Canadian Holocaust, and within their walls nearly one-half of all aboriginal

children sent there by law died, or disappeared, according to the government's

own statistics.

        These 50,000 victims have vanished, as have their corpses - "like they never

existed", according to one survivor. But they did exist. They were innocent

children, and they were killed by beatings and torture and after being

deliberately exposed to tuberculosis and other diseases by paid employees of the

churches and government, according to a "Final Solution" master plan devised by

the Department of Indian Affairs and the Catholic and Protestant churches.

With such official consent for manslaughter emanating from Ottawa, the churches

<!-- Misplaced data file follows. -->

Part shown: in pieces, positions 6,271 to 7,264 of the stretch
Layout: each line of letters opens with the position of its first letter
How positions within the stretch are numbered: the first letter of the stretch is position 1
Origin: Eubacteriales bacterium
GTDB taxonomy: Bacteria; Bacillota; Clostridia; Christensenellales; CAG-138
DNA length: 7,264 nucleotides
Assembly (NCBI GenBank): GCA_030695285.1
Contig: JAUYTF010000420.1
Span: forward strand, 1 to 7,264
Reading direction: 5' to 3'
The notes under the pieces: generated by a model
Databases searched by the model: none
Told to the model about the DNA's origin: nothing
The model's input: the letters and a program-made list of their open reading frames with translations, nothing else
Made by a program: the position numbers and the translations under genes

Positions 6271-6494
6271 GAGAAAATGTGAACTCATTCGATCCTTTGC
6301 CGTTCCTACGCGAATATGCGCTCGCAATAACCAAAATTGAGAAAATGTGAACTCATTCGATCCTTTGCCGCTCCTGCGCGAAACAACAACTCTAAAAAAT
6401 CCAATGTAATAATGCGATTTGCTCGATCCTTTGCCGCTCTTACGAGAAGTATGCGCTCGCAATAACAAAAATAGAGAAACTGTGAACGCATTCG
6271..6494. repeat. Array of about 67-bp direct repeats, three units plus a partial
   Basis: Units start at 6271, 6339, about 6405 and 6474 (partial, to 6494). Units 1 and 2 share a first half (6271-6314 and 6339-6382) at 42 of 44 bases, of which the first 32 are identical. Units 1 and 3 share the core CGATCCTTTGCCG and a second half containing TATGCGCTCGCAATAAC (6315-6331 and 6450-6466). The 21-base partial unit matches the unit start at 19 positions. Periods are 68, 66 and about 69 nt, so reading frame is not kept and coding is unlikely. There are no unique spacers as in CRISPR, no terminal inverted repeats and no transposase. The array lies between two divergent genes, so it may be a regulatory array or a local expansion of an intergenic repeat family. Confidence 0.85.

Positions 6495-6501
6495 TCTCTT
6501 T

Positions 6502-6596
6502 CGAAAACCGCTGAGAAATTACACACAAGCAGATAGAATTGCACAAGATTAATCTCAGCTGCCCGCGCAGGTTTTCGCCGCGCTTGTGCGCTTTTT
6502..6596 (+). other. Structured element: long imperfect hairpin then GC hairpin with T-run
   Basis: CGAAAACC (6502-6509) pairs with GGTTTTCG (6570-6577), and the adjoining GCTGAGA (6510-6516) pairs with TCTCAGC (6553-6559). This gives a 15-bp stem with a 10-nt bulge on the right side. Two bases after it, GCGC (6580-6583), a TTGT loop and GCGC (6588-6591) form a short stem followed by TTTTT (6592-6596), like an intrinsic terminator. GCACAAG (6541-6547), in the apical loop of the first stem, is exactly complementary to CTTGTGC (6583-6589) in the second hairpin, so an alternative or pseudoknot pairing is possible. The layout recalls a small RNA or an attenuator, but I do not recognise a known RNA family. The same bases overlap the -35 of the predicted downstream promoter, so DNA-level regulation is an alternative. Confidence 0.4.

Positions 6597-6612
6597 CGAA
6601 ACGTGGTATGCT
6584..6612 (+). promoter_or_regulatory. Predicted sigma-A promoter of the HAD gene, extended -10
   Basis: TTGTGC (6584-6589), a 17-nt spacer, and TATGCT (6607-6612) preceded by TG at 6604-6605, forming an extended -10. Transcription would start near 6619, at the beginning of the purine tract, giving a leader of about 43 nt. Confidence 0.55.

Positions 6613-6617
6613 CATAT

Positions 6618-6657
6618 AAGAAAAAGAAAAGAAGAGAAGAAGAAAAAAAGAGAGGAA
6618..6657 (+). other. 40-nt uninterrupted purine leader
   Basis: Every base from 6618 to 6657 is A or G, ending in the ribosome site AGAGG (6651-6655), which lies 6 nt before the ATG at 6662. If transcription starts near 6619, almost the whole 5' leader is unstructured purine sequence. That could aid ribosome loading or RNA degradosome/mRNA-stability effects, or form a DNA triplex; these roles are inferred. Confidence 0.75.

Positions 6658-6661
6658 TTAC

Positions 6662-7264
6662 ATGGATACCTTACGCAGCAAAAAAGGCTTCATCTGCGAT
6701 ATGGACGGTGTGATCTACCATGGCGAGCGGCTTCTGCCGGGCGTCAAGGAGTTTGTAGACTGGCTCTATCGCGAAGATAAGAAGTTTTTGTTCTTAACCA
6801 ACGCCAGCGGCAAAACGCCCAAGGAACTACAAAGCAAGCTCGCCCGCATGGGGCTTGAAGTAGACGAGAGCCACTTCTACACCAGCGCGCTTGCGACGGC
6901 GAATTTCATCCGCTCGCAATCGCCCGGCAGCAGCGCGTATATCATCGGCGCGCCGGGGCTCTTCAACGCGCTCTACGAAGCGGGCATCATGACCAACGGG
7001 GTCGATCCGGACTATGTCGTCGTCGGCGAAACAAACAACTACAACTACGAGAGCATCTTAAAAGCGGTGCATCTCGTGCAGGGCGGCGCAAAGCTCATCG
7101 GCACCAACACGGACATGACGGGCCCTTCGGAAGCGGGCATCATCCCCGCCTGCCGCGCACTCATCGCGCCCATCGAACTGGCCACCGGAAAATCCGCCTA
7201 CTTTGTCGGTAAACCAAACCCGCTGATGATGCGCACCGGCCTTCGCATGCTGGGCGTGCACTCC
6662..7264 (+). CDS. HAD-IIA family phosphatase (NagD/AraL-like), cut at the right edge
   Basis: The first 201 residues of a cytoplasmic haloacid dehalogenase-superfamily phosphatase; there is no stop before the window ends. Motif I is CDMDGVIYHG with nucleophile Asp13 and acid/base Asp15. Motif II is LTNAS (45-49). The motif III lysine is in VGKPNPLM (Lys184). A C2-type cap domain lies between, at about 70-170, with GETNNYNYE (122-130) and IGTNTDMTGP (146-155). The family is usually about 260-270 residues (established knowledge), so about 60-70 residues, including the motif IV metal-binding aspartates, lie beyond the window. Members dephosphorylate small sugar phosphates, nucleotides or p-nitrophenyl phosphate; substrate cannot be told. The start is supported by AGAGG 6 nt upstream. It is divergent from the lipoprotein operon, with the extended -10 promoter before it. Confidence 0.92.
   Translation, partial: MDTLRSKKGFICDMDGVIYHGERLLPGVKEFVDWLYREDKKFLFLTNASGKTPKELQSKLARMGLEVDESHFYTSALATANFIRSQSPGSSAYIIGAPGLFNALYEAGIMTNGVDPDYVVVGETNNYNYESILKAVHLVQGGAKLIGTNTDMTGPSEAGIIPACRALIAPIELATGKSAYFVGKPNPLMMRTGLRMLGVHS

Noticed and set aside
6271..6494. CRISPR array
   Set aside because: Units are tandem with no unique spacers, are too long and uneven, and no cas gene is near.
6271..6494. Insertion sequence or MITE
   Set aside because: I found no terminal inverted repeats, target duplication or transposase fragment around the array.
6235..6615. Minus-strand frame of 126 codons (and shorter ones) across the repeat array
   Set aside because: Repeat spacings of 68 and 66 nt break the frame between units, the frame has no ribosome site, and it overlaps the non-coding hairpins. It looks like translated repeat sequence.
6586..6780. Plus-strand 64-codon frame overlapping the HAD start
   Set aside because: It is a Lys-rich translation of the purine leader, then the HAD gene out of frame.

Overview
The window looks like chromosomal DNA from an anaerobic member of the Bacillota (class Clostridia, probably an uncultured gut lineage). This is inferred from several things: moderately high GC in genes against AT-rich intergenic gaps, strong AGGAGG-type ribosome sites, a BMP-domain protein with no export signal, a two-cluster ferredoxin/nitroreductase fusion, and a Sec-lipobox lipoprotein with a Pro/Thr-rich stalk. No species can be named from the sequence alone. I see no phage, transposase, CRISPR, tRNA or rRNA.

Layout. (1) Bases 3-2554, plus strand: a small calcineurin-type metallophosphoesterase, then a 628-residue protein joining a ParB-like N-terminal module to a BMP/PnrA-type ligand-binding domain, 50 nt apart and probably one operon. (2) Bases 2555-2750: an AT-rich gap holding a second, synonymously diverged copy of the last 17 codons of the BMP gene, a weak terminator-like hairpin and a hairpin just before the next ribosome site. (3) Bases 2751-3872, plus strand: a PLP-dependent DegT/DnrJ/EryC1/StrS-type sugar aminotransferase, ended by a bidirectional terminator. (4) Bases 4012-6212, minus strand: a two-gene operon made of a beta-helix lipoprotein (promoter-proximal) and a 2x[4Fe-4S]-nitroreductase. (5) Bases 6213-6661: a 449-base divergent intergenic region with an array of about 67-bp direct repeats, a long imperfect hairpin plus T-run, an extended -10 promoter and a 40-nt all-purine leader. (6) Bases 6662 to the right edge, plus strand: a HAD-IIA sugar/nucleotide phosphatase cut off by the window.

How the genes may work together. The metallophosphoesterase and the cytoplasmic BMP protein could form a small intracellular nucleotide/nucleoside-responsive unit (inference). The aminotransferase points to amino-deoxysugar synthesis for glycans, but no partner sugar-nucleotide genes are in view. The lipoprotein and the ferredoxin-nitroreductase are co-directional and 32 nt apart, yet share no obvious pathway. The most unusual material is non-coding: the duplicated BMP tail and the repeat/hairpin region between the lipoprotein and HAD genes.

responsible for annihilating natives on the ground felt emboldened and protected

enough to declare full-scale war on non-Christian native peoples through the

20th century.

        The casualties of that war were not only the 50,000 dead children of the

residential schools, but the survivors, whose social condition today has been

described by United Nations human rights groups as that of "a colonized people

barely on the edge of survival, with all the trappings of a third-world

society". (November 12, 1999)

The Holocaust is continuing.

        This report is the child of a six-year independent investigation into the hidden

history of genocide against aboriginal peoples in Canada. It summarises the

testimonies, documents and other evidence proving that Canadian churches,